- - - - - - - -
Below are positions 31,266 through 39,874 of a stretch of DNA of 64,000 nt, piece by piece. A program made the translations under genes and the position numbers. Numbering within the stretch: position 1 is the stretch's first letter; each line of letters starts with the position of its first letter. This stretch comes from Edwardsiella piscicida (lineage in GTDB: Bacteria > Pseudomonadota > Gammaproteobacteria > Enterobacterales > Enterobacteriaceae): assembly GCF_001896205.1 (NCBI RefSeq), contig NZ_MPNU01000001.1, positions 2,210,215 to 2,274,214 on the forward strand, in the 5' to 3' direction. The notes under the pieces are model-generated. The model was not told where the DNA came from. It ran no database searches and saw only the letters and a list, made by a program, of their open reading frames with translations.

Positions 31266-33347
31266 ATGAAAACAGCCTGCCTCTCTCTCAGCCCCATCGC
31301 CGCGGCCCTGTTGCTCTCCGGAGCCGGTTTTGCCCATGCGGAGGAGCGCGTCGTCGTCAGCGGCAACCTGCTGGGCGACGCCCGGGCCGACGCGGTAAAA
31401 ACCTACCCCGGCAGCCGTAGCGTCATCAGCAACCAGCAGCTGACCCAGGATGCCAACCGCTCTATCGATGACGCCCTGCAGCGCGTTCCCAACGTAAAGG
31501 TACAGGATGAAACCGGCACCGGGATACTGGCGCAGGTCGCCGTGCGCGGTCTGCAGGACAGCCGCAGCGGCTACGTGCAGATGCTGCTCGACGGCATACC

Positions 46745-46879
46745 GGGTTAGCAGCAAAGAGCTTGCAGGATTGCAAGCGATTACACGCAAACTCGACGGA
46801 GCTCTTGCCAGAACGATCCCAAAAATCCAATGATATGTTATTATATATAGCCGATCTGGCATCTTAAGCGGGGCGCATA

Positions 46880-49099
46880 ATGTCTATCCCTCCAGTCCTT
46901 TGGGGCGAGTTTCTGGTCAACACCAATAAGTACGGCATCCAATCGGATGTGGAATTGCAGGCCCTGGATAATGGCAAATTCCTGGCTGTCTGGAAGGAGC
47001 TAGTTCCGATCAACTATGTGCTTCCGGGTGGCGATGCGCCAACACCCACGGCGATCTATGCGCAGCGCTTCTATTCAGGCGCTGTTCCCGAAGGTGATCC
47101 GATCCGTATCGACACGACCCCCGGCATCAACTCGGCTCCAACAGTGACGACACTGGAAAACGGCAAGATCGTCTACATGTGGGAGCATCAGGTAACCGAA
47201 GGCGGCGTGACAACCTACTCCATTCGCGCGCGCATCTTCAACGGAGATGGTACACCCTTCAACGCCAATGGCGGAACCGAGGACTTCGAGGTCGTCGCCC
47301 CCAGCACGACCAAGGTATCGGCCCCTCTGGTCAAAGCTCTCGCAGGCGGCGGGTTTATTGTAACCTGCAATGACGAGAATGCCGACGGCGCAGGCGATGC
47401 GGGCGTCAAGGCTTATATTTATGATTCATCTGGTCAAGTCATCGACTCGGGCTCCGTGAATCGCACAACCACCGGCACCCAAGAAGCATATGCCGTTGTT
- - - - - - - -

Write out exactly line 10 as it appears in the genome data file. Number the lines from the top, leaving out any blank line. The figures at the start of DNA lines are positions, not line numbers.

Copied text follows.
Positions 46880-49099